The No Makeup Makeup Look in Photoshop

Wednesday, July 08, 2015

       I am no Photoshop master. Everything I've learned, I've learned through trial and mostly error. In high school, I was the design editor for the school newspaper and every time a section editor needed a graphic for their layout, I would slyly look up a tutorial and follow it until my eyes hurt. I've cut out many a sports player in my day, along with making Polaroid frames from scratch, and putting together collages of floating heads equipped with speech bubbles. And I learned it all not knowing what the hell I was doing. My point is, if I can at least make it seem like I know what I'm talking about, you can too. So if you're tired of using the basic Instagram editor and don't think it's functions do enough justice for your professional-ish style selfies, then I'm inviting you to follow along.

      My favorite part of Photoshop is that there are endless possibilities. There are "guidelines" but there really aren't any rules to follow, allowing you to achieve the same end product using many different tools. For the purposes of my quick tutorial, I've chosen to focus on smoothing out the skin. Photoshop is my fast acne cover-up, my zombie dark circle quick fix, and basically my one-stop shop for all skincare needs. Who needs that hundred dollar Luna Sleeping Oil when you have the power of technology at your fingertips. I've chosen a mildly scary picture of myself sans makeup to demonstrate.

1. The first thing I will suggest is that you duplicate the background copy. This way you can edit the copy and leave the original locked and untouched so that you have something to compare. Simply "grab" the layer and drop it over the little paper symbol next to the trashcan. Now you've made a copy of the same layer. Make sure you click on the one that says copy, since that'll be the one we are editing.

2. Now for smooth skin! I'm going to start with the Spot Healing Brush Tool. This nifty little tool is essentially a spot remover and it does so by taking whatever is surrounding the circle and filling it in with that. At least that's the scientific explanation. The bigger the circle, the more pigment it's going to grab so it's best to start small, with a brush size that's only slightly bigger than what you're trying to cover up. I used this on the bigger, more obvious blemishes to get them out of the way.

It's best to zoom in for this. For Macs, click Command / Option and use the + or the - to zoom in and out. For Windows users, hold Shift and the + or -

The blemishes are starting to become less visible, but they aren't perfect. I want it to be all gone, and for that we're going to play around with some other tools. The Spot Healing Brush Tool is great, but isn't exactly the best when used alone, especially since my skin in this photo is more textured and not "soft."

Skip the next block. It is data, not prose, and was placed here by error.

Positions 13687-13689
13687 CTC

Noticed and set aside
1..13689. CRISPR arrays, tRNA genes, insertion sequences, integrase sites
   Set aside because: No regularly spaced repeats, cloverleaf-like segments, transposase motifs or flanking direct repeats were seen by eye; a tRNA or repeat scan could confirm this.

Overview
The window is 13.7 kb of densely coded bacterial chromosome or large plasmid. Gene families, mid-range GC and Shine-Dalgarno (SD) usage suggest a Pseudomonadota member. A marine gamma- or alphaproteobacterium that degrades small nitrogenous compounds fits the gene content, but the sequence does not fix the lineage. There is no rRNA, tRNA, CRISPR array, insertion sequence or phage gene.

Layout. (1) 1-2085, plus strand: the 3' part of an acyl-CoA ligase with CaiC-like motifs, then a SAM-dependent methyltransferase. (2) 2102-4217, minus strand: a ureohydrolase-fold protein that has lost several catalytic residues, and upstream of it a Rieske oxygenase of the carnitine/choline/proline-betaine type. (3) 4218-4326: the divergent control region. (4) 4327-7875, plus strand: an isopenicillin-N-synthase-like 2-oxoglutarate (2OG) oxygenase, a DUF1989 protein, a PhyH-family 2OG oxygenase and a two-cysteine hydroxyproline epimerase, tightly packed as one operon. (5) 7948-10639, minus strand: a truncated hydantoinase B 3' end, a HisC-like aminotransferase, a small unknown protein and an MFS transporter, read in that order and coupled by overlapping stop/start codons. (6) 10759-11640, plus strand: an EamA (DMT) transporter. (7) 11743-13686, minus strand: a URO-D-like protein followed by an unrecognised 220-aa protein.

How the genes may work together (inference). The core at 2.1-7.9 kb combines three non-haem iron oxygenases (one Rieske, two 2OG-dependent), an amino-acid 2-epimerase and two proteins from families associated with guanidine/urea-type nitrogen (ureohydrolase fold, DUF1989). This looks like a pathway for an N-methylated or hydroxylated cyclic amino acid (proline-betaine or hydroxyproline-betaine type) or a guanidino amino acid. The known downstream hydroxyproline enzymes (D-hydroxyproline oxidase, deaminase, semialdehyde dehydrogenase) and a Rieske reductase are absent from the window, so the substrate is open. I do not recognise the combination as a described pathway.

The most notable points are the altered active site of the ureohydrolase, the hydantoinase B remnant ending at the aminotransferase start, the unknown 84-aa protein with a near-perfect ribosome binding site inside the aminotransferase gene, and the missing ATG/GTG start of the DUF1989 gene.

3. So I'm going to soften up my skin a little bit by using the Blur Tool. Be careful with this tool because it's easy to think that by blurring out blemishes, they're going to disappear. While sometimes true, the Blur Tool can also make something like skin appear flat. To avoid this, I steer clear from blurring any edges or places that need definition, like the contours of my nose and lips. Just hold your mouse down and blur over skin only, making sure to also not get the eyes and eyebrows.

The difference shouldn't be drastic, just consistent throughout. Basically my skin lost a little bit of it's glean in the forehead and the bridge of the nose, but that was the intention. Blurring also pulled back the imperfections.

4. Okay, now down to the real business. I'm going to use the Healing Brush, which is similar to the Spot Healing Brush, only the Healing Brush actually picks pigment from a source point instead of its immediate surroundings. Essentially this means you're going to pick an area that there is no blemish and use it to cover up the blemish. Click Alt and then the desired area. Make sure your brush opacity is set to low. Up in the left hand corner, it says 50%. This is so that it blends pretty easily. Go over each blemish, picking source points that are close-by to avoid any color differences.

Already so much better!

5. I then went over the skin with the blur tool again.

6. Okay, you can end here or you can be a stubborn perfectionist and make a little more changes like I would. The eyebrow on the left of this photo looks a little sparse. I used the Clone Stamp Tool to recreate some brows so they could at least be kind of on fleek. This tool works similarly to the Healing Brush where it takes from a source using Alt and then a specified area. Only this one is actually a stamp. Make sure the opacity is below 100%. See what looks more natural to you. Then, I took close-by sections of my eyebrow and used them to fill in the gaps. Just like my Brow Wiz.

While I was at it, I used the Clone Stamp Tool to also get rid of the dark circles under my eye and smooth out my lines. The opacity is super low on this one at 13%. I would play around with this, especially because you could get some awkward lines.

There we go.

7. Now let's change the color of the photo by playing around with the Brightness/Contrast. My skin looks a little lackluster so let's change that.

Ah, some good ole vitality.

So it went from this:

To this:

Of course there is roughly about a thousand more things that you could do with this picture, but the basics are all covered. I hope you had fun playing around in Photoshop! Feel free to share any of your own tips and tricks and how you would edit your bathroom selfie! Or you can share your own makeup-free pictures so I know that I'm not alone in my zombieness. #undeadpride



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